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This post was written by Isabella Brusati, managing director, LLB Hons, LLM, FCIPD
I recently spoke at an NHS forum on talent management. I originally didn’t think there would be much in common with me coming from the hospitality sector however I was struck by the similarities in strategy and process irrespective of the skills involved for the organisation.
My presentation reflected on the past two years talent management strategy I have implemented at Hotel du Vin & Malmaison. I had brought along Will Harper, one of our employees, identified as talent within our organisation – someone who has been through the programme. Naturally I was upstaged. The audience really picked up on the pride and passion Will conveyed when he told the audience about his experiences, after being identified as talent and developed as a consequence.
This post was written by Mike Williams, FCIPD
With the expectation that today’s female leaders need to be able to show that they can truly ‘do it all’, Nicky Garcea, director at organisational psychology firm Capp, explores the impact of the need to be a ‘juggler’ has on female talent development and well-being, and highlights ways that ‘doing less’, but thinking more strategically about using strengths can be a women’s secret weapon to success.
In my experience of working with women globally, their feeling of needing to ‘do it all’ and ‘do it all well’ is unanimous. And if the pressure to juggle jam-packed home lives with getting a promotion, wasn’t stressful enough, researchers also believe that this desire to balance home and work causes a significant decline in happiness. Read the rest of this entry »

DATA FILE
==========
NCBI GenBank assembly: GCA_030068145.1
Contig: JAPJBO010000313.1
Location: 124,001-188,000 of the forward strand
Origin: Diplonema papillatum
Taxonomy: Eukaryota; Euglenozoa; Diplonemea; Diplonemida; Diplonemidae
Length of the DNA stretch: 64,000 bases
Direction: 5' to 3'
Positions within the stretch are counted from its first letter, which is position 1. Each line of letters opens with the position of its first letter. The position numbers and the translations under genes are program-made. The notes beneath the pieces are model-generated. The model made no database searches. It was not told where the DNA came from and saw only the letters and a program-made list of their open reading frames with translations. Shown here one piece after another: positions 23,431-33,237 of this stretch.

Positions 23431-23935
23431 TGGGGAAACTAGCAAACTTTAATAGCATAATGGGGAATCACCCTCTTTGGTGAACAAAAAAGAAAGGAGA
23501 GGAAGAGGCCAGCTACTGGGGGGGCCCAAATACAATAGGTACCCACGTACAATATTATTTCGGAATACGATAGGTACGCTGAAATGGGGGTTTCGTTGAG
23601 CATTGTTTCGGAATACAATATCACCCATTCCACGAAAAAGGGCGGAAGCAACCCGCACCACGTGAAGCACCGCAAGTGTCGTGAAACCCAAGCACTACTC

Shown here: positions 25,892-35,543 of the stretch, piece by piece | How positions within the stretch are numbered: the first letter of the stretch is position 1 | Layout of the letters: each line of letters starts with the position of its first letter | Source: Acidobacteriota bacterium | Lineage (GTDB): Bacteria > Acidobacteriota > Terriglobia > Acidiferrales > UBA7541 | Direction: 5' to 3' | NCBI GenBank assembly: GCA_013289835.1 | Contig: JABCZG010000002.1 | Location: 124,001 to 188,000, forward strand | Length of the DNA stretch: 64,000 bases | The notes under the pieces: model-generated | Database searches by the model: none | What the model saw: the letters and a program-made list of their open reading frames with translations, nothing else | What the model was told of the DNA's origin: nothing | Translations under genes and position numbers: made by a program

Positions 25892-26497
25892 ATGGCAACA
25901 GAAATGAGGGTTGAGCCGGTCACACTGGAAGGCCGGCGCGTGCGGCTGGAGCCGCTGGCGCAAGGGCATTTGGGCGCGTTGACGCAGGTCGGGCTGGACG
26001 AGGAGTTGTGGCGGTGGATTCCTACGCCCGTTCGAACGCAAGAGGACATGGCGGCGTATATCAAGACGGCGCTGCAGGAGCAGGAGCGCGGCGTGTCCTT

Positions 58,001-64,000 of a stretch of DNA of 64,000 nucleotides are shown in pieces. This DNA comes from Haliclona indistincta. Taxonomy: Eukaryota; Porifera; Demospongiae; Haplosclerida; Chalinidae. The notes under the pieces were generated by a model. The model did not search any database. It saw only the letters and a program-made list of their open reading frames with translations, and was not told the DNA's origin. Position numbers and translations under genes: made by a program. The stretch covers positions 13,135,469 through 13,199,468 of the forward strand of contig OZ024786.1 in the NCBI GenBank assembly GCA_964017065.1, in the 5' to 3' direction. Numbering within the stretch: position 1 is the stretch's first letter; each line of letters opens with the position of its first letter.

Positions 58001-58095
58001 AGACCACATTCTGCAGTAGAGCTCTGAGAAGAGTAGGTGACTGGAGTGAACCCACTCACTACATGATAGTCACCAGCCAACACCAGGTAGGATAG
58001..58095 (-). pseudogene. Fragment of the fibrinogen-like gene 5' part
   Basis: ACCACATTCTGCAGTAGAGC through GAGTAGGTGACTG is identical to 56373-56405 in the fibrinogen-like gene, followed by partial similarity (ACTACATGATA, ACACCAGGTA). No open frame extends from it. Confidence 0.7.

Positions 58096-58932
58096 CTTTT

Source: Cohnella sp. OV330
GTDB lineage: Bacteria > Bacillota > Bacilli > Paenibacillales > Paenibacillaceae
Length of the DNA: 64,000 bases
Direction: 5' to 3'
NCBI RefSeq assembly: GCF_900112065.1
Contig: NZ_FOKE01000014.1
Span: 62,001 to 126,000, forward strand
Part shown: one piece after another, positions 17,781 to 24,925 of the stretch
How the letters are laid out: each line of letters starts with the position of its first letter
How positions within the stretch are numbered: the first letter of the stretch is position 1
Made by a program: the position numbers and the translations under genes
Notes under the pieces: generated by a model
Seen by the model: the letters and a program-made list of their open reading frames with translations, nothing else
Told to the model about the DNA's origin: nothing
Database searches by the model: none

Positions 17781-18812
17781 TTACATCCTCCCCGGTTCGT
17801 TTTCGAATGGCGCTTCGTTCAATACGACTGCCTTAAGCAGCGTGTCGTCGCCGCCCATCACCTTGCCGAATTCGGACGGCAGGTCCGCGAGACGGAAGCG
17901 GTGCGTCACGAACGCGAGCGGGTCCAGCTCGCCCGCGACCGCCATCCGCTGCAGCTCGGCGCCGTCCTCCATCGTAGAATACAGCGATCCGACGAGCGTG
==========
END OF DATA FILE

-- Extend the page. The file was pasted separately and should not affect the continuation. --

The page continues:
This post was written by Nicky Garcea, consulting director, Capp
Interview preparation – it’s pretty daunting isn’t it? As a job seeker, when you’ve secured that all-important interview, what you wear is as much a part of giving the right impression as your skills and competencies.
But what about when you’re at the other side of the desk? If you’re the interviewer, how should you dress to convey the right tone and ensure the candidate walks away with the correct impression of your company?
We recently received the following query from a Changeboard reader:
Q: Hello, I work for a small company. We are currently recruiting new talent. I was wondering, what is the appropriate or recommended attire for interviewers? I’ve found countless articles that discuss the interviewee’s dress, but very limited information for employers. Thanks. Read the rest of this entry »
This post was written by Mary Appleton, deputy editor, Changebard
What do the late Steve Jobs, Richard Branson and fashion icon Coco Channel have in common – besides being incredibly successful entrepreneurs? They all have a signature style. An outfit, facial hair or fantastic red lipstick that they have hardly ever been seen without. They are all the poster children for personal branding.
Examples of people with a signature style
I have met a few ‘real people’ who have mastered this art too…like Silla Maizey, managing director of BA Gatwick; whose long bright red nails and completely distinctive make-up and hair cut makes her stand out and still look very much like ‘Silla’ even when she occasionally has to wear the BA uniform. Her signature style screams unique, strong and dynamic. Read the rest of this entry »
This post was written by Jodi Goldman, image and impact specialist